Aggressive Female Border Collie (Puppy, under 9 months)

by Sera

My family purchased Echo when she was 8 weeks old, and most of the time she is an absolute delight to be around. However, around 6 months of age, she started showing some worrying behaviours. The first instance was when we invited my mothers sister over for the weekend. Echo had been lying down when my aunt reached over to pet her, and without warning she snapped at her arm. She didn't break the skin, but she did nip her. This wasn't the first time she had met my aunt, and she hadn't ever behaved like that around her before. We began noticing from that point on that Echo had a tendency to stare very intently at any guests we would bring inside our home—especially women. A similar instance occurred with me, where Echo was lying down, and I began petting her. She seemed to be enjoying it, she even rolled over to show me her belly which I read as permission to pet. But when I reached toward her to pet her again, she snapped at my wrist and gave me a small nip. Apparently she has since snapped at my father and my sister. Most of the time, she acts very playful and friendly toward us, so we've all been very confused by her actions. In the past few months since then, she has been very good to everybody in my family, but she's still very wary of strangers, especially when they're inside our house.
Aside from aggression towards people, she has also demonstrated dog on dog aggression. As early as 3 months old. We introduced her to a boxer puppy that was around her age when she was 3 months old (we were really hoping they would hit it off together). And although the boxer was submissive, and seemingly only wanted to play with Echo, Echo kept charging at her and snapping. We separated them and assumed that they just weren't a good match. We introduced Echo instead to our neighbours 3 year old dog and they got along very well. We assumed that bit of aggressive behaviour with the puppy was a one off. Unfortunately we were incorrect, she has (not every time, but more often than not) snapped at and initiated an aggressive confrontation with dogs she has met while on lead. More recently, while playing ball off leash, she ran at an elderly couple who were walking their miniature schnauzers. She sniffed noses with one, and then picked it up and actually shook it back and forth. If it had been a smaller dog she could have seriously injured it. We are at a complete loss as to what to do. Obviously we have resolved ourselves to always keeping her on a lead so as to prevent such a thing from happening again (which makes it difficult to exercise her).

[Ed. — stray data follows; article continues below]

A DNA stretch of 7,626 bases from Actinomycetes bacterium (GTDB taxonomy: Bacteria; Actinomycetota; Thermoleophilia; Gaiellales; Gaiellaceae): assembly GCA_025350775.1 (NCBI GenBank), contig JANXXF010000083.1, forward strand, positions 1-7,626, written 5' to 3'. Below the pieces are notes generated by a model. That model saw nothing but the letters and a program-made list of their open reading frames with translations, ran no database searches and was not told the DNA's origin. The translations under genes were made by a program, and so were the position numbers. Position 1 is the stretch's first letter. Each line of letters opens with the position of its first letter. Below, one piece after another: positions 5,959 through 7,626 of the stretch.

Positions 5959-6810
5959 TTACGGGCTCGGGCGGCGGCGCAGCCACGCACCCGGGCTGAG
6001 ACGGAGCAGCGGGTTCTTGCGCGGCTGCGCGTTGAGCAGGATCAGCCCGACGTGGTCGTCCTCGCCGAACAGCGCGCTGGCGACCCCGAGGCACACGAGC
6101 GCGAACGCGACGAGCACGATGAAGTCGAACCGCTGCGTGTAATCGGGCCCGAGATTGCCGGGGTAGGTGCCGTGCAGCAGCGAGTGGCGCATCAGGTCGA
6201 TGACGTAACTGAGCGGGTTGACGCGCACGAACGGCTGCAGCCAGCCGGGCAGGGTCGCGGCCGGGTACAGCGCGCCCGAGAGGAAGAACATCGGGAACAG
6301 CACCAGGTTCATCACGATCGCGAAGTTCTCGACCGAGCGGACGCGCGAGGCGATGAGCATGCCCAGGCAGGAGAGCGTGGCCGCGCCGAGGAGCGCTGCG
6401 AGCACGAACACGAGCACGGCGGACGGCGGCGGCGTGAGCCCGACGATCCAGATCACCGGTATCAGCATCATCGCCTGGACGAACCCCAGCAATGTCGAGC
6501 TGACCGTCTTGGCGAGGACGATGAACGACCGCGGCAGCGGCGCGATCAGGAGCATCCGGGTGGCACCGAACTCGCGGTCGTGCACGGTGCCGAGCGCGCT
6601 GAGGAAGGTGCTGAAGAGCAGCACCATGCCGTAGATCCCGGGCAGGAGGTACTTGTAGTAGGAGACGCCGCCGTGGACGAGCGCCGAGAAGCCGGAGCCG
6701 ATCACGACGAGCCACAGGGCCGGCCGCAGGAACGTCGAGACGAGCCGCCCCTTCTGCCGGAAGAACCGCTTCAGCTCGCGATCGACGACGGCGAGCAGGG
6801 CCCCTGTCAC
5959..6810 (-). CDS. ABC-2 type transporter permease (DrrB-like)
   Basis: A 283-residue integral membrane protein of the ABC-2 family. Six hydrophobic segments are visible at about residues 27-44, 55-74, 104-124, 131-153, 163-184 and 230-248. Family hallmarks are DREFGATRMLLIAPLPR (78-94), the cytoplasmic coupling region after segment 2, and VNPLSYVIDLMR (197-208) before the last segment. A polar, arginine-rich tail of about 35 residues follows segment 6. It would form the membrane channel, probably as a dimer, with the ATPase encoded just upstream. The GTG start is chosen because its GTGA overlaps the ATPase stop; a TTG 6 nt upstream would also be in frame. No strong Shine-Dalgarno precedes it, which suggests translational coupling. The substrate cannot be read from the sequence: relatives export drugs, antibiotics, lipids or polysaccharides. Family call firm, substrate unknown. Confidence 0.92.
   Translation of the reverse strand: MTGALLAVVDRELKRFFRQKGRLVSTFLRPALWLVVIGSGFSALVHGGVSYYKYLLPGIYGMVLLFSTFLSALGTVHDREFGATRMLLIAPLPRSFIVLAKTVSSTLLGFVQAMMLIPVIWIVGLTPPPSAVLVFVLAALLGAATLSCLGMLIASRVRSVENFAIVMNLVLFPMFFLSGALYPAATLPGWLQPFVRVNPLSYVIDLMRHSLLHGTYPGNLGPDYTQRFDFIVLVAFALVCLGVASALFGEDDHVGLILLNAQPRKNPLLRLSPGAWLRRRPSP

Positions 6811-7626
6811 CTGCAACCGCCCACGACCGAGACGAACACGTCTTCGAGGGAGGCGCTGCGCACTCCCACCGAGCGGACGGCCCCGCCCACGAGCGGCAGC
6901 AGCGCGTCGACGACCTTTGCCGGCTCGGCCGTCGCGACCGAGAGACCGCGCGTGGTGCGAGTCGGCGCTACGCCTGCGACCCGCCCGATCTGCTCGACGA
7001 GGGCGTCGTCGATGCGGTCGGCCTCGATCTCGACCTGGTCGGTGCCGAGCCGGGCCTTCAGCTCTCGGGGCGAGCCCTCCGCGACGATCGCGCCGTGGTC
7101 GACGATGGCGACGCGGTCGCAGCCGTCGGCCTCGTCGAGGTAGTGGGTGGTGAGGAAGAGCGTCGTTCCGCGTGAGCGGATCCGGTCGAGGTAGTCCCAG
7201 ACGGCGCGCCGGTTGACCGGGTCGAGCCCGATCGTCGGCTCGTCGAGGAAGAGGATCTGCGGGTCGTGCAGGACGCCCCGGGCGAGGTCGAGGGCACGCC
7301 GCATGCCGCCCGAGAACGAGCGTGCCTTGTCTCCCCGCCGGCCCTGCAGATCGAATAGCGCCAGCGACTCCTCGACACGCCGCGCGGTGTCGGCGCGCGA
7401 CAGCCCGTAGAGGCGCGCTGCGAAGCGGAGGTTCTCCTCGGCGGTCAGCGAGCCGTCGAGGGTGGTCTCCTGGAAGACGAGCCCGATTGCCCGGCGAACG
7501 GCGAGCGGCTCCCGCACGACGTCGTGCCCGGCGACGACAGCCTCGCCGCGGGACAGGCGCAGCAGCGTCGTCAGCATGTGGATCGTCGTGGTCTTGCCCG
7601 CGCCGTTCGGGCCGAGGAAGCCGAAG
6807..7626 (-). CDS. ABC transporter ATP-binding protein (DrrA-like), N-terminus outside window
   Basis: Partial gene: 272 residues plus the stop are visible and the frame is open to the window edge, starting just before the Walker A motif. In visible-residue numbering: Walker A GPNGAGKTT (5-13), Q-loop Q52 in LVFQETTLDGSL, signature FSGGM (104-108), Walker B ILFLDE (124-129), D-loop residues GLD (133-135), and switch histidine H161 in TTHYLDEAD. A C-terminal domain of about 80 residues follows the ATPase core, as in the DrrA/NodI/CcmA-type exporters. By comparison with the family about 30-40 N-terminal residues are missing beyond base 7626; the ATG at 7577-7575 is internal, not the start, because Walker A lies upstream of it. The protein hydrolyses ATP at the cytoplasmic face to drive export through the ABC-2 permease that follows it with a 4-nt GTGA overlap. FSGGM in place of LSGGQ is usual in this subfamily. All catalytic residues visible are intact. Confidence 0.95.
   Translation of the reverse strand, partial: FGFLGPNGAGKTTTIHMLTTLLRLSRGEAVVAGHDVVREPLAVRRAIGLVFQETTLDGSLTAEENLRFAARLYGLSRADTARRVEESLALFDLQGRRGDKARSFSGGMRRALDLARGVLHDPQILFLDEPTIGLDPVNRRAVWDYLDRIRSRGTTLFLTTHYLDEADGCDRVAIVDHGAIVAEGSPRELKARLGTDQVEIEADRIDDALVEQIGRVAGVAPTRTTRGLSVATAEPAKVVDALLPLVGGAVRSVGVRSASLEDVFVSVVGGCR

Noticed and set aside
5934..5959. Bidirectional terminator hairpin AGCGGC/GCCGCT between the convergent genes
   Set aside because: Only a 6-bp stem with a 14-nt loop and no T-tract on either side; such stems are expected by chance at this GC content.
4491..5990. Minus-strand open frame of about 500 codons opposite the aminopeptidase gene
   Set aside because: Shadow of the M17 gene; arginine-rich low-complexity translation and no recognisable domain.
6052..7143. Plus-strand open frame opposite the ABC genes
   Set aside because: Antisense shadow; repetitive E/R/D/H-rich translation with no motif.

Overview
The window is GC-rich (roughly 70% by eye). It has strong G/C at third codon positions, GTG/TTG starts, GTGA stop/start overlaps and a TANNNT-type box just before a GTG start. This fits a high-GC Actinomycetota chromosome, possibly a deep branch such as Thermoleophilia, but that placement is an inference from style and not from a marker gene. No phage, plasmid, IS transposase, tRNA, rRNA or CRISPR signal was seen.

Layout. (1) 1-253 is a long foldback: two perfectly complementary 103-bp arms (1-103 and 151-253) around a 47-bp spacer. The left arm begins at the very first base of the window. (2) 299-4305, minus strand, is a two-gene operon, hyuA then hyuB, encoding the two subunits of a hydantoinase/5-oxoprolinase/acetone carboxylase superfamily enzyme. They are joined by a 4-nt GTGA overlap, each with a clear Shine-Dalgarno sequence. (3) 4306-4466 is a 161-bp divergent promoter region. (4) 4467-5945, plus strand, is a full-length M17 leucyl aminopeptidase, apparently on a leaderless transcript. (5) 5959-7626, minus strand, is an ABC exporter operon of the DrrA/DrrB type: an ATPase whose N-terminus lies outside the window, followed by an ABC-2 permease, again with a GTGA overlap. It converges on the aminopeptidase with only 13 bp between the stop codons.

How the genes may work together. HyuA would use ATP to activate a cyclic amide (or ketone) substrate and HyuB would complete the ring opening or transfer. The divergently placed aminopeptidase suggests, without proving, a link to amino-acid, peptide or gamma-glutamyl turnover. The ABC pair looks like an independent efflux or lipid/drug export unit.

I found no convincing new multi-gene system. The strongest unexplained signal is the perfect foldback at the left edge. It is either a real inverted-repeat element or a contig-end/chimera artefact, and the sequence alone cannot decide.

I wish she at least gave us warning? She doesn't growl, she doesn't bare her teeth, her behaviour feels sporadic or random. Suggestions are desperately needed.

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Apr 25, 2020
How To Stop Dog Aggression
by: Online Dog Trainer

How To Stop Dog Aggression

If you want to understand how to stop dog aggression let me start by asking you two rhetorical questions!

Firstly do YOU start the aggression with your dog simply joining in?
Secondly does your dog listen to you just before it behaves the way it does when you try show it another way to behave?
The answer will of course be the following:

At the point your dog starts to become aggressive he is taking no notice at all of you.

He is making his own decisions and will not listen to you if you try to show him a different way to behave. What he is doing is simply too important to him and is the right thing to do. Dog aggression is nearly always done in order to protect, their pack and their own lives.

Firstly there is of course a whole range of different types of aggression from dominant to fearful and everything in between. Then there is aggression that occurs the whole time and other aggression, which is very erratic, and random depending on a number of differing factors. We could also look at what your dog is aggressive towards; it could be people, animals, other dogs or objects.

The way to stop dog aggression however is very much the same, or at least the cause of the problem is the same. Your dog thinks that it is the pack leader, becomes fearful and attacks to protect, you and himself. Dominant dogs will be more proactive, often attacking when they still have the option of running away, fearful dogs will only attack if they have no place to run. All the other factors pale into insignificance compared to this.

The most important concept to grasp if you want to understand how to stop dog aggression is that your dog must first look to you as the pack leader in the home. (This is the easiest place to convince him you are the decision maker.) Only then can you convince him that you are the pack leader on the walk. There are some fantastic video sites now that show you exactly how to become the pack leader.

Once you have convinced your dog that you are the pack leader outside then upon reaching the point where he usually is aggressive you will find that he will actually start to take notice of how you are behaving! If you aren’t then your dog will probably continue to ignore what you are doing at this point forever.

Just remember, dogs are pack animals and they follow the pack leader.

One of the best examples of a professional dog trainer putting this all into practice is The Online Dog Trainer. The site has live videos of this method being demonstrated and explains exactly how to stop dog aggression by simply convincing your dog that you are the pack leader.


The Online Dog Trainer.

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